Cork meets pork
By Darcy Dougherty Maulsby, Farm News
Jim Wessels (left) and Dr. Ken Groninga
of Eagle City Winery served some rhubarb wine and other
selections to guests at the SWINE festival.
With its tremendous range of
flavors and textures, pork offers endless possibilities for
pairing with some of Iowa’s finest wines. While the process
may seem daunting, it’s hard to get it wrong, say Iowa’s
leading chefs and vintners who participated in the first
annual SWINE Festival.
“Pairing a pork dish with the
right wine is really just a personal preference,î “said Chef
Troy Trostel of the Greenbriar in Johnston, who prepared
hickory smoked grilled pork tenderloin with tart apple pecan
chutney and adobo cream featuring Tassel Ridge Port from wine
produced in Oskaloosa.
As Iowa’s premiere pork and wine
event, SWINE featured nearly 10 central Iowa chefs and nearly
20 Iowa wineries from across the state to showcase gourmet
pork creations and wine samplings. Live music and the
Mid-American Wine Competition rounded out the festival, which
was held in mid July on the campus of Des Moines Area
Community College in Ankeny. Nearly 500 people were expected
to attend the event.
“Pork and wine pairing has become
an art,”î said Alison Dreeszen, marketing programs director
for the Iowa Pork Producers Association, which helped sponsor
the event. ’’SWINE offered a great venue to promote Iowa’s
pork and wines in new ways to people of all ages.î
Iowans develop a taste for wine
several years have seen a tremendous growth in the number of
Iowa grape growers and wineries, and the trend has marked the
rebirth of an industry. While Iowa was the sixth-largest grape
producer in the nation decades ago, the industry declined as a
result of Prohibition, the growing market for corn and
soybeans, damage to grapevines caused by the drift of
herbicides and the Armistice Day blizzard in 1940, according
to Craig Tordsen with AgMRC at Iowa State University.
Today Iowa wineries produce more than 247,000 gallons
annually. Since the first native winery opened in 1997, more
than 70 licensed wineries producing native Iowa wine have
opened, and more than 600 acres in Iowa are planted to grapes.
By December 2006, the average monthly production of Iowa wine
reached 20,561 gallons, compared to 4,293 gallons in June
2002, an increase of 479 percent. Tordsen added that average
monthly wine sales in Iowa have increased to 9,872 gallons
from 3,744 gallons, an increase of 264 percent in the same
Dr. Ken Groninga, who runs Eagle City Winery
(www.eaglecitywinery.com) near Iowa Falls, planted his
vineyard 11 years ago and opened his winery in the year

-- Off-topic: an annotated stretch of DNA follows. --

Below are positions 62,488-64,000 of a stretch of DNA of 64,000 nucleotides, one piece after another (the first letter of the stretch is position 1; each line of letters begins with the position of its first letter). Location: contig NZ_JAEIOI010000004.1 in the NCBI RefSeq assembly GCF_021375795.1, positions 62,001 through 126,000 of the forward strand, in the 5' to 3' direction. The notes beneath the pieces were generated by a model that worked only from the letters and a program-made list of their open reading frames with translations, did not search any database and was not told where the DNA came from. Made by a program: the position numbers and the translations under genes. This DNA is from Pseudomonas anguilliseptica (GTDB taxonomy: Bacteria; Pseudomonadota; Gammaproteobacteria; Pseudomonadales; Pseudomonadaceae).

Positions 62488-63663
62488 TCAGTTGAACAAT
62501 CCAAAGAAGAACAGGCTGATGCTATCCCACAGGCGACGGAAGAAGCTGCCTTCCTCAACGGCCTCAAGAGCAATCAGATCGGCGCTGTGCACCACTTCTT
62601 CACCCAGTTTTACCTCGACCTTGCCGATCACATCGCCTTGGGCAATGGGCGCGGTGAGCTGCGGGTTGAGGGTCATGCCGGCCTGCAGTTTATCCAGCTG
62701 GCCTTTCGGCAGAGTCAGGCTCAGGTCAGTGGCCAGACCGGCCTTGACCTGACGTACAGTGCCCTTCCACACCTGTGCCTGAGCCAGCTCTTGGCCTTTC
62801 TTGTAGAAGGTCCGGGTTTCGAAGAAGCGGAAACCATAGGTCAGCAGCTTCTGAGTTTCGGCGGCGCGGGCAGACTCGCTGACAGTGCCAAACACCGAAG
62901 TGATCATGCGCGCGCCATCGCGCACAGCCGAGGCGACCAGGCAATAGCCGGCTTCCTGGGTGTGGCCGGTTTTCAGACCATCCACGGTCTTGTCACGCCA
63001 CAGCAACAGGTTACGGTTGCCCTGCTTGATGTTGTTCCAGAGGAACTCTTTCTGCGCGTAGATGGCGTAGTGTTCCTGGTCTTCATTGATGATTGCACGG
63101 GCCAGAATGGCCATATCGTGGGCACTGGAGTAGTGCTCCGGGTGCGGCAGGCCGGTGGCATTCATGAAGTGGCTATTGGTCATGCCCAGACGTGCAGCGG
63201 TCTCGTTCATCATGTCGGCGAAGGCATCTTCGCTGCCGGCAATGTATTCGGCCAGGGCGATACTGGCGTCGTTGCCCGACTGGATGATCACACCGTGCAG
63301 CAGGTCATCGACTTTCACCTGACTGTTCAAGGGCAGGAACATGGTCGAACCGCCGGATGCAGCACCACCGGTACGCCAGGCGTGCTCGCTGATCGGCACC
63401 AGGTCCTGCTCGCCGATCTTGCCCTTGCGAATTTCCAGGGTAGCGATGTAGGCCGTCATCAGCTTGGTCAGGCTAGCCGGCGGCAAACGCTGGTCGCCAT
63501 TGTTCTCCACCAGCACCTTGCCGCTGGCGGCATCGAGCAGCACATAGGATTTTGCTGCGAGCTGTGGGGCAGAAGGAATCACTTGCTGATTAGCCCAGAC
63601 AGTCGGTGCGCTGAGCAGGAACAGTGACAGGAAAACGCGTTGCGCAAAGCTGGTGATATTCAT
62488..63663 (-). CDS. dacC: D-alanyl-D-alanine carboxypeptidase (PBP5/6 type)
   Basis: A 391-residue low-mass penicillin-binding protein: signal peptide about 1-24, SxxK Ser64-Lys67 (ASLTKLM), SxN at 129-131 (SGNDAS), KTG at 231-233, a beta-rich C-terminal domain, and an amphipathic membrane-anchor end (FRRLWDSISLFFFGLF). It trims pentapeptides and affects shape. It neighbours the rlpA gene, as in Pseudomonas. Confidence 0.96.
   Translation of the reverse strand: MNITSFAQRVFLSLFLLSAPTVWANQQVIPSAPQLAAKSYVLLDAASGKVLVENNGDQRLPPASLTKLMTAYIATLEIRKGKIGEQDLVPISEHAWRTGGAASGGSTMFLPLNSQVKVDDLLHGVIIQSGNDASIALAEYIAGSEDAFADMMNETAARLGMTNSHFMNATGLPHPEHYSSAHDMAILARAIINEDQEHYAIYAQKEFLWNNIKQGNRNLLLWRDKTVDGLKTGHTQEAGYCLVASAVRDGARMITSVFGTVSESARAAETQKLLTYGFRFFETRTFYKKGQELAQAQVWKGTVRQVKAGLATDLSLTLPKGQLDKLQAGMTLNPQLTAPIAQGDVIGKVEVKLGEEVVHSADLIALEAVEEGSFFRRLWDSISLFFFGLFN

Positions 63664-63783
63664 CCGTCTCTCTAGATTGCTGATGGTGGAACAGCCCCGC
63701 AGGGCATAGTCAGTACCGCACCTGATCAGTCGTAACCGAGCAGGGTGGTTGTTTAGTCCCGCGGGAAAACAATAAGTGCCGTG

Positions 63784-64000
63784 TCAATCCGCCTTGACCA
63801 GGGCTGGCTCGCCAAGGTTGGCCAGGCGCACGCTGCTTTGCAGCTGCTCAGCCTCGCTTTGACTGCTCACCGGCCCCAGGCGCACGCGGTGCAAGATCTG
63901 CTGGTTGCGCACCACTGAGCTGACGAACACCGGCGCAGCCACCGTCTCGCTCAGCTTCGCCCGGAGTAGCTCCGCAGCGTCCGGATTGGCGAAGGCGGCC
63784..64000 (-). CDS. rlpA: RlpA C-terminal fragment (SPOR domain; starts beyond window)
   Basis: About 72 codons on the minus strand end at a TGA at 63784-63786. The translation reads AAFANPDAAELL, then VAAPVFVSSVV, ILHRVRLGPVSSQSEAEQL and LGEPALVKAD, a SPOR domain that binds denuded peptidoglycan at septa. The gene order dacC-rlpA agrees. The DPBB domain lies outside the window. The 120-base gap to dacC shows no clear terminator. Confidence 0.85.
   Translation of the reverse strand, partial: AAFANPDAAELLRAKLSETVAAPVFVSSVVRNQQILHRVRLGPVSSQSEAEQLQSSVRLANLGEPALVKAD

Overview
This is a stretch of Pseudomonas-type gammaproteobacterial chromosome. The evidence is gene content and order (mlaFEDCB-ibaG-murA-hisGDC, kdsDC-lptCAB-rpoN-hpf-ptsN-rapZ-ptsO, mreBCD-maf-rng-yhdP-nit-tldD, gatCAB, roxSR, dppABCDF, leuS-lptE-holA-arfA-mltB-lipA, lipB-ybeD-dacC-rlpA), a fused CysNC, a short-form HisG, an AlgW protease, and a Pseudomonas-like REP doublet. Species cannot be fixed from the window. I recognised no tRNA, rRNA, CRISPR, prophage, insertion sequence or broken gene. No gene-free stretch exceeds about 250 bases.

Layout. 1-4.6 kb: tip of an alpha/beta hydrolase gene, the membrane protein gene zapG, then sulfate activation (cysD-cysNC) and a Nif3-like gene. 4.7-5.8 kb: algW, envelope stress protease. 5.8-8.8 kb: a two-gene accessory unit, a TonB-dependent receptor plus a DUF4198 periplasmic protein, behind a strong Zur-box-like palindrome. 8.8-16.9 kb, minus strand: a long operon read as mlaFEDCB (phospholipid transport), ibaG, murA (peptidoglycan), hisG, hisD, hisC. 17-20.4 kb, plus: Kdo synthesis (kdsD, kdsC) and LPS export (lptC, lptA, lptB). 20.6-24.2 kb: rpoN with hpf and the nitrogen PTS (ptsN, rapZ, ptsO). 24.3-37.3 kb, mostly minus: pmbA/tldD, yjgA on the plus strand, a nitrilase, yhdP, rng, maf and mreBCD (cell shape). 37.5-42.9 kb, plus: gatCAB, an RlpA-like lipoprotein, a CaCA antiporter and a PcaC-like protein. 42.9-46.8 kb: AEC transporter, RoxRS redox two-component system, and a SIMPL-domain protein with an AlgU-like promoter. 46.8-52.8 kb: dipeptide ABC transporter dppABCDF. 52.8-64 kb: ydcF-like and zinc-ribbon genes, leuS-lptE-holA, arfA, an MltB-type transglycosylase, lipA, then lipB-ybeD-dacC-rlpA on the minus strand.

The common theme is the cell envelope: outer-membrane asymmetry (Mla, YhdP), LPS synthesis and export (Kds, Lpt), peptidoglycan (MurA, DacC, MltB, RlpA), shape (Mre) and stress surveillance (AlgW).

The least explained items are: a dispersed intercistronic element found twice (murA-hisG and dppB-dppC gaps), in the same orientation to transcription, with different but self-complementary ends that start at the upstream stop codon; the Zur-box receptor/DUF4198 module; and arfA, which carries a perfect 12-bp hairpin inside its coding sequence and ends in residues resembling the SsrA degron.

“When I started, there was no one at ISU or
anywhere else in the state who could answer my questions about
grapes and wine,î” said Groninga, who noted that his winery is
the third oldest in Iowa. “I never thought Iowa’s grape and
wine industry would take off like it has.”î
Groninga produces a selection of 15 award-winning wines,
including his best-selling Riesling Reserve, Eagle City Red,
Merlot, Chardonnay, Cranberry, Rhubarb, Apple and Raspberry.
He raises a variety of cold-hardy grapes, including La Crosse,
Frontenac and St. Pepin, on about one fourth to one half an
acre. Last year Groninga sold 15,000 bottles of wine, the
equivalent of 3,000 gallons, through his on-farm winery, as
well as 55 retail outlets across Iowa.
market isn’t even close to being saturated, added Mike Epps,
the winemaker at White Oak Vineyards near the
“While Iowa has less than 100
wineries open for business, states like Missouri have over 200
wineries,î said Epps, who noted that White Oak’s popular
Friday night. “Wine Downs,”î which include live music,
regularly attract 150 to 200 guests per event. Word-of-mouth
is helping drive demand for Iowa wines.
“You guys are
the ones I’ve been hearing so much about,”î exclaimed a SWINE
guest, who eagerly sampled one of White Oaks’ dry white wines
during the event.
Chefs dish up new
Like Iowa’s wines, Iowa pork imparts a unique
flavor that offers a taste of the Midwest. During SWINE,
Executive Chef Darin Sturgill from the River Bend Trading
Company in Des Moines featured Smoked Pork with Northern
Prairie Chevre goat cheese on Apple Polenta and Templeton Rye
Bar-B-Que Sauce. He also served La Quercia Prosciutto-Wrapped
Pork Tenderloin with Sutliff Cider and Cranberry Gastrique.
“With its ability to take on many flavors, pork
straddles the fence on white and dark wines,”î said Sturgill,
who recommends tasting a wine first to determine how it will
pair with pork dishes. “Determine whether there’s a lot of
acidity or sweet overtones. Prosciutto, for example, is
perfect for big Merlots and Cabernets.î”
Iowans can be
proud that their pork producers and wineries are producing
some of the most high-quality products on the market today,
concluded the Greenbriar’s Chef Troy Trostel.
time an event like SWINE is hosted, it’s a plus for promoting
Iowa’s home-grown products. I meet a lot of people from the
Des Moines area who relocated here from Chicago, and they
don’t realize how just how good Iowa’s pork and wines are.”î
For more information on SWINE, log onto http://www.swinefestival.com./